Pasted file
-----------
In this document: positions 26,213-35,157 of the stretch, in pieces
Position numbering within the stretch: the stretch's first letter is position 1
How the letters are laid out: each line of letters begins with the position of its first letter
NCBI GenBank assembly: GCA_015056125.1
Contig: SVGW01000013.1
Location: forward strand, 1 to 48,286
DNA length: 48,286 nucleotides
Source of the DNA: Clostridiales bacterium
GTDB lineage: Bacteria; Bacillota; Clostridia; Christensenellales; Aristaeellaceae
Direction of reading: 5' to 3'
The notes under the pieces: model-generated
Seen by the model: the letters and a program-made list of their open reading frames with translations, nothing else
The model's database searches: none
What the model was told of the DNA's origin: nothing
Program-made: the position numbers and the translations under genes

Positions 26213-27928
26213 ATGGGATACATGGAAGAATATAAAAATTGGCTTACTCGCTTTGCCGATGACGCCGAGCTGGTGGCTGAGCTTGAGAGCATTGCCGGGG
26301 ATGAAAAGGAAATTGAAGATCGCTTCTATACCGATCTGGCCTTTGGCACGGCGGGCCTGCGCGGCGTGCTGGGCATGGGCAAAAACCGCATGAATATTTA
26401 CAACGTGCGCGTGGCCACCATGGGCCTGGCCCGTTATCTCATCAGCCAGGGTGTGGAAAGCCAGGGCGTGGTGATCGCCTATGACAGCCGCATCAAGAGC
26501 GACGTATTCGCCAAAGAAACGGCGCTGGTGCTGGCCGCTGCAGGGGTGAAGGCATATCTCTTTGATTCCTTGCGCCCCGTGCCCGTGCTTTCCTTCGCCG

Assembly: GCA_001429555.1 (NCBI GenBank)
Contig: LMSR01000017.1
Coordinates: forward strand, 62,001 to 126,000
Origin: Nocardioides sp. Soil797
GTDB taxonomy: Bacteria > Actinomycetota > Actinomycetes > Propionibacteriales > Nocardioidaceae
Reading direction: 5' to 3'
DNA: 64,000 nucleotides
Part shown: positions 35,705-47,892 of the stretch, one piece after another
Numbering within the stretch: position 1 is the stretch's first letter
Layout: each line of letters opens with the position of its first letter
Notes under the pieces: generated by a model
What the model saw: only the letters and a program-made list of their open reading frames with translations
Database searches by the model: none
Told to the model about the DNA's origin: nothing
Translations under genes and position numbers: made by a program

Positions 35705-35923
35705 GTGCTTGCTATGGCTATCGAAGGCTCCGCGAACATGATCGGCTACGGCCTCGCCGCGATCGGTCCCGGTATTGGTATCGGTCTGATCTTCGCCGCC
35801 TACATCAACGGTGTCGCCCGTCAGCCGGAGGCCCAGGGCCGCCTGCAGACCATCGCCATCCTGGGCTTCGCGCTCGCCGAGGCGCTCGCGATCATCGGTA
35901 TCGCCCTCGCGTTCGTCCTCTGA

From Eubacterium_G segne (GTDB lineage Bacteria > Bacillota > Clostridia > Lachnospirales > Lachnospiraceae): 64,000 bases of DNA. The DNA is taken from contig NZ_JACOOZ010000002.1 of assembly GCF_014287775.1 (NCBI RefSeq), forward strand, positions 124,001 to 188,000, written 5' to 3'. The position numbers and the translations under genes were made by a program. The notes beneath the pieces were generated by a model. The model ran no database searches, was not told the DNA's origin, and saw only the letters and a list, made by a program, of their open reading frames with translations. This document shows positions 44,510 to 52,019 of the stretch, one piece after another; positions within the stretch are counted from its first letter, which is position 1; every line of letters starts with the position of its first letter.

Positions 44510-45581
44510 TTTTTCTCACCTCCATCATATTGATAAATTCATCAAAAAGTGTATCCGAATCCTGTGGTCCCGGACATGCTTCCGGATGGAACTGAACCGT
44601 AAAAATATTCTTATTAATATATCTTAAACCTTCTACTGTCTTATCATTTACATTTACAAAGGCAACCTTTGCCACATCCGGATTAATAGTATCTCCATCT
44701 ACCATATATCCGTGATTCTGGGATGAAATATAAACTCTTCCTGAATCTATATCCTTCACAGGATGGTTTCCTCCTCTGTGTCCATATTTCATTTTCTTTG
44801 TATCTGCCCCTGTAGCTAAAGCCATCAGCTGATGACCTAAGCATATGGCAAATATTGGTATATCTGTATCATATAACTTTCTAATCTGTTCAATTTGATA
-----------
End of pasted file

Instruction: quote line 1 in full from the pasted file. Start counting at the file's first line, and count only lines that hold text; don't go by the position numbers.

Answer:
In this document: positions 26,213-35,157 of the stretch, in pieces